What do you do? or… What do you do for a living?
Here’s a little quiz on job occupations for Basic levels of English.
Think or thinking ? Have or having? When dealing with stative verbs, we basically mean those verbs that describe a state instead of an action, but this can be a tricky thing and sometimes a verb belongs to both categories depending on context. When can we use these verbs in the progressive form? Here are a few tips along with a quiz.
ADJECTIVES THAT GIVE INFORMATION ABOUT A NOUN (NOUN MODIFIERS)
We can give information about something by using adjectives.
These adjectives can come before a noun although they can also come after a verb. Here we are going to see them in front of a noun. (predicative position). Look at the boxes and after do the grammar activity.
We can use a lot of adjectives but in the English language we usually have a pattern of preference for which adjectives come first.
… But which one comes first? There is a general rule according to the type of information the adjective is giving.
|An||ugly||old||square||grey||British||concrete||block of flats|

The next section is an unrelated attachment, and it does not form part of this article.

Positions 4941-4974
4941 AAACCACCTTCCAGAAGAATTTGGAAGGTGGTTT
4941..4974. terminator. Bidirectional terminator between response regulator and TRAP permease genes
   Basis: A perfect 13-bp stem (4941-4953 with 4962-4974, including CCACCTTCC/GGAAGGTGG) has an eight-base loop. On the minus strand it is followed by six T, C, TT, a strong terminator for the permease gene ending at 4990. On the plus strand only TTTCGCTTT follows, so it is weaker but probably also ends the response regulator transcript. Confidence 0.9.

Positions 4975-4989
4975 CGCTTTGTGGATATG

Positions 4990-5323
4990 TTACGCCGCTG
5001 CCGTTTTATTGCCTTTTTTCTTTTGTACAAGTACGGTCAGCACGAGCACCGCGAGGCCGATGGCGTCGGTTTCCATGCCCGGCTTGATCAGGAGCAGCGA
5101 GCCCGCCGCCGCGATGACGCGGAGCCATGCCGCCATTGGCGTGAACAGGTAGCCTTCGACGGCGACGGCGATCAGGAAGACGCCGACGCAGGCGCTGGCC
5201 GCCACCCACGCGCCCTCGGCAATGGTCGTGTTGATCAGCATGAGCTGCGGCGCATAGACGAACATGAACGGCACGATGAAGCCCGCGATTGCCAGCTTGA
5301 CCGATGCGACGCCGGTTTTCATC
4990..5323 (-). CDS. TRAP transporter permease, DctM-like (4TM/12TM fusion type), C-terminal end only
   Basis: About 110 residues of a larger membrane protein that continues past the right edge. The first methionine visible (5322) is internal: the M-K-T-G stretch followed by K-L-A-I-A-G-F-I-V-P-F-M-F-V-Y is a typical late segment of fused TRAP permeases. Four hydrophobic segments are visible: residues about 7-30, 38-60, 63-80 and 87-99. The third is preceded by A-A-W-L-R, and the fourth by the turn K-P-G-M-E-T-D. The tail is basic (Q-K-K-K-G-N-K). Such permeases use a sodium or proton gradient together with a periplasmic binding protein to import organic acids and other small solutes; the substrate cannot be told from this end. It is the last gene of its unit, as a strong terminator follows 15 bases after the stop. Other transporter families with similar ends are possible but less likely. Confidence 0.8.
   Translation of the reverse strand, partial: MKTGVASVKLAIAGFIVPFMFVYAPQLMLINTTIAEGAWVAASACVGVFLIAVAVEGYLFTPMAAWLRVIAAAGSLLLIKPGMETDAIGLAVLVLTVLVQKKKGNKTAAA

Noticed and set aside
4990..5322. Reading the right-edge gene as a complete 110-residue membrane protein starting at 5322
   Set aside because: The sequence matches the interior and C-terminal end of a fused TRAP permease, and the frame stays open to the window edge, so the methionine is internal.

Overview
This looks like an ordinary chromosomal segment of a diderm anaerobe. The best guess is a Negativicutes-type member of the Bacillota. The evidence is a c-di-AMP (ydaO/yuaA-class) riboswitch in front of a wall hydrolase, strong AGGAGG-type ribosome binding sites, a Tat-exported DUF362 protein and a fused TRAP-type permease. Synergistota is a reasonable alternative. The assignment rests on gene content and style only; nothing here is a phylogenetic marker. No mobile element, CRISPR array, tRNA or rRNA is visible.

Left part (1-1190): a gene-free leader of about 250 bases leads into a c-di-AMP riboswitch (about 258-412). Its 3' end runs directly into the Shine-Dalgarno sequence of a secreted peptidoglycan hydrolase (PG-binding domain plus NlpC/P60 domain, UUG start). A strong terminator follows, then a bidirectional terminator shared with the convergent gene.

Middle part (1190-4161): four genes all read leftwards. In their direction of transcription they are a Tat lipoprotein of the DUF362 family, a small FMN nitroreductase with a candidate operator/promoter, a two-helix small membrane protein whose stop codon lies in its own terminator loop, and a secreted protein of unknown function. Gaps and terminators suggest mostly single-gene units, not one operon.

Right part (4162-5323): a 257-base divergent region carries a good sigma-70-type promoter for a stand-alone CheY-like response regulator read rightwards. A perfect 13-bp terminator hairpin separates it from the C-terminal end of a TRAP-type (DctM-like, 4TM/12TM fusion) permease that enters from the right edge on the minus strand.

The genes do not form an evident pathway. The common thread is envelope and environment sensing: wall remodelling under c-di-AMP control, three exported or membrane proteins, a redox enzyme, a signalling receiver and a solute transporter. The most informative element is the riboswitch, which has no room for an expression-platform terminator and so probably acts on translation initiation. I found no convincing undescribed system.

the more adjectives we add, the more complicated the things gets. We might have to give very long descriptions which would look something like the box above. Luckily, we don’t usually use this in speech because our interlocutor might start yawning.
When learning a language we frequently translate from our own native tongue. This can be helpful on some occasions, but on many others it can lead us to make mistakes. One of the most typical mistakes made by Spanish speakers is to use Spanish structures like ‘Tengo veinte años’ instead of the English ‘to be _____ many years old’. Here’s a short grammar activity to give a little help with this common error. Hope it results useful.
Hello! Here are two graded activities for the use of these tenses when they appear together. One is for Basic levels and the second activity is for Intermediate.